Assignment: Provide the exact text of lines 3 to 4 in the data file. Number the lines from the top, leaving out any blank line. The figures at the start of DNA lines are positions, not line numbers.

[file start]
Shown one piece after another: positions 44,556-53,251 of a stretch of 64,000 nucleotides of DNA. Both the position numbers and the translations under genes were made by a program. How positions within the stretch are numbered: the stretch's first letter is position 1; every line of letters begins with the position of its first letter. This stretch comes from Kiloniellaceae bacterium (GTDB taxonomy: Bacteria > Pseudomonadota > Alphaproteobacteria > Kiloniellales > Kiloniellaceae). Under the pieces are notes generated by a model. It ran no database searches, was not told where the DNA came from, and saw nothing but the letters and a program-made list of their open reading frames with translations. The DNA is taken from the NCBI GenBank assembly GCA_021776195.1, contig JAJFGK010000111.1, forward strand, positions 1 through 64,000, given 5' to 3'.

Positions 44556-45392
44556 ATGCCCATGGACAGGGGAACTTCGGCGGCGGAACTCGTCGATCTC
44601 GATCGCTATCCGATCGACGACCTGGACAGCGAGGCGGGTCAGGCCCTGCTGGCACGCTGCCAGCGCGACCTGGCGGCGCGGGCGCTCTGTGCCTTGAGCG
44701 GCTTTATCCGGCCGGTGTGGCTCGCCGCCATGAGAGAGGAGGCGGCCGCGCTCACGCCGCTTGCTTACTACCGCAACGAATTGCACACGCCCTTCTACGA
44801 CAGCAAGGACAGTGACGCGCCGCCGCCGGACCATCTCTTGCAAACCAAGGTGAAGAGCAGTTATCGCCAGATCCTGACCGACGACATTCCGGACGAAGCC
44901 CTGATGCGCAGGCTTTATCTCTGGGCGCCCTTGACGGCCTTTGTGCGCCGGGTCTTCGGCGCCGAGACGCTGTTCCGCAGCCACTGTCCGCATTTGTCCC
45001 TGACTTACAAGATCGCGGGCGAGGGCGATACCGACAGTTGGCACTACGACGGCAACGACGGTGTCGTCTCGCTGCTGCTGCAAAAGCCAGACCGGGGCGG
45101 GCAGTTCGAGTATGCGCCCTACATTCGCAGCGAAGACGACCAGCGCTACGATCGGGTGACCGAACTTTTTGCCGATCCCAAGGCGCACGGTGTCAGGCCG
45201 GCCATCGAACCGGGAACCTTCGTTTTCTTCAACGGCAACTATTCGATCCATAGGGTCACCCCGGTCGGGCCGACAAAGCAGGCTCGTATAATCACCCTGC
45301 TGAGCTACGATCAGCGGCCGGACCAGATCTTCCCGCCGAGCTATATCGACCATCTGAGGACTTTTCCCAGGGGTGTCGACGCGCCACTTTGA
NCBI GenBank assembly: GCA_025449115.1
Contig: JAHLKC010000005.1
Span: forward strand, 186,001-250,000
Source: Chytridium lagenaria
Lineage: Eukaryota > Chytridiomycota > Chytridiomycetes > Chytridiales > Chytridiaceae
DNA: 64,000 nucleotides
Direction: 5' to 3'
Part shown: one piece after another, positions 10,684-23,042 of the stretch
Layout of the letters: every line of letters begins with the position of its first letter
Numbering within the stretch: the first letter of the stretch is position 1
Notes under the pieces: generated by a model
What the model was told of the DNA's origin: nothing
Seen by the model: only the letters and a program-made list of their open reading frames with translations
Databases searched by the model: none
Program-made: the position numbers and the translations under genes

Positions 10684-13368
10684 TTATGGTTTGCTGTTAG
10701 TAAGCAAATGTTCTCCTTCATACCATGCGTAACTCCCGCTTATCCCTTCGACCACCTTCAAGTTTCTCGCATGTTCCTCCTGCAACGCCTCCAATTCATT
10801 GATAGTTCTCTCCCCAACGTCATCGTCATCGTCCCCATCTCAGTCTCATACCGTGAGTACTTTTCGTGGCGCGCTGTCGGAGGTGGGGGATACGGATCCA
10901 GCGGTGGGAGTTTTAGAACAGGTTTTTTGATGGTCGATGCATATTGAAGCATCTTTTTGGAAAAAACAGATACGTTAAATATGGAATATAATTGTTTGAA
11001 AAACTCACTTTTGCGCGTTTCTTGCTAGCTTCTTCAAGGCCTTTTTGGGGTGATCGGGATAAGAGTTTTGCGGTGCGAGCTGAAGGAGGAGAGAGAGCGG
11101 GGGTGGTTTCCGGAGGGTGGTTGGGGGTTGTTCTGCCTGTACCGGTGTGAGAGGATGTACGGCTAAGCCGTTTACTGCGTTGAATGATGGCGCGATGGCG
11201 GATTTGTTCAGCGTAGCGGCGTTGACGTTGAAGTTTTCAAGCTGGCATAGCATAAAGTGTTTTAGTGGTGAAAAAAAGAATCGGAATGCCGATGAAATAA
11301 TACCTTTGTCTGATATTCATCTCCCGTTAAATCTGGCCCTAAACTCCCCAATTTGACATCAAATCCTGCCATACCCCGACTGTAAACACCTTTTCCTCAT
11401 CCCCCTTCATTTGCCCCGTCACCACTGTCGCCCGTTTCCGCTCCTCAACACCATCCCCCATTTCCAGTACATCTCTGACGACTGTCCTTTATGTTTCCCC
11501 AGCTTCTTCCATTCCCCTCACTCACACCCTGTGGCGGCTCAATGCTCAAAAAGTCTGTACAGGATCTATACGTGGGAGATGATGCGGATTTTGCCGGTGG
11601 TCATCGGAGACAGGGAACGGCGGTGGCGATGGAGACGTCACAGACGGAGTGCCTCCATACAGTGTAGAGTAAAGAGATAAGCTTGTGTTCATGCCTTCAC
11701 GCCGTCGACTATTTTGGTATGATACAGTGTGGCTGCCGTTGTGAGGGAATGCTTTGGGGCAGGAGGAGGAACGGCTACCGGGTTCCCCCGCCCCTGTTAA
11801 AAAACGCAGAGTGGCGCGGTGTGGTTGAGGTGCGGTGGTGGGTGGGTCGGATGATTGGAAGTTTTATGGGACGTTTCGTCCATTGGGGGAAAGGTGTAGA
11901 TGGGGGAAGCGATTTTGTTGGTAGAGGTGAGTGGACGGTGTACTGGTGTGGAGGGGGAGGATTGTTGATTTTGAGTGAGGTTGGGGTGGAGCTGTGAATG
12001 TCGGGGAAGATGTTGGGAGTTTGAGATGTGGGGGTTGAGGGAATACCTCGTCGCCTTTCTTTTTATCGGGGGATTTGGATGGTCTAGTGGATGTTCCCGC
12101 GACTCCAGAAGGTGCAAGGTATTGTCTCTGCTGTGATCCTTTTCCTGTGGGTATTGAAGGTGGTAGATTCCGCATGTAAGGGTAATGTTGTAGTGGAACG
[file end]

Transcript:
44556 ATGCCCATGGACAGGGGAACTTCGGCGGCGGAACTCGTCGATCTC
44601 GATCGCTATCCGATCGACGACCTGGACAGCGAGGCGGGTCAGGCCCTGCTGGCACGCTGCCAGCGCGACCTGGCGGCGCGGGCGCTCTGTGCCTTGAGCG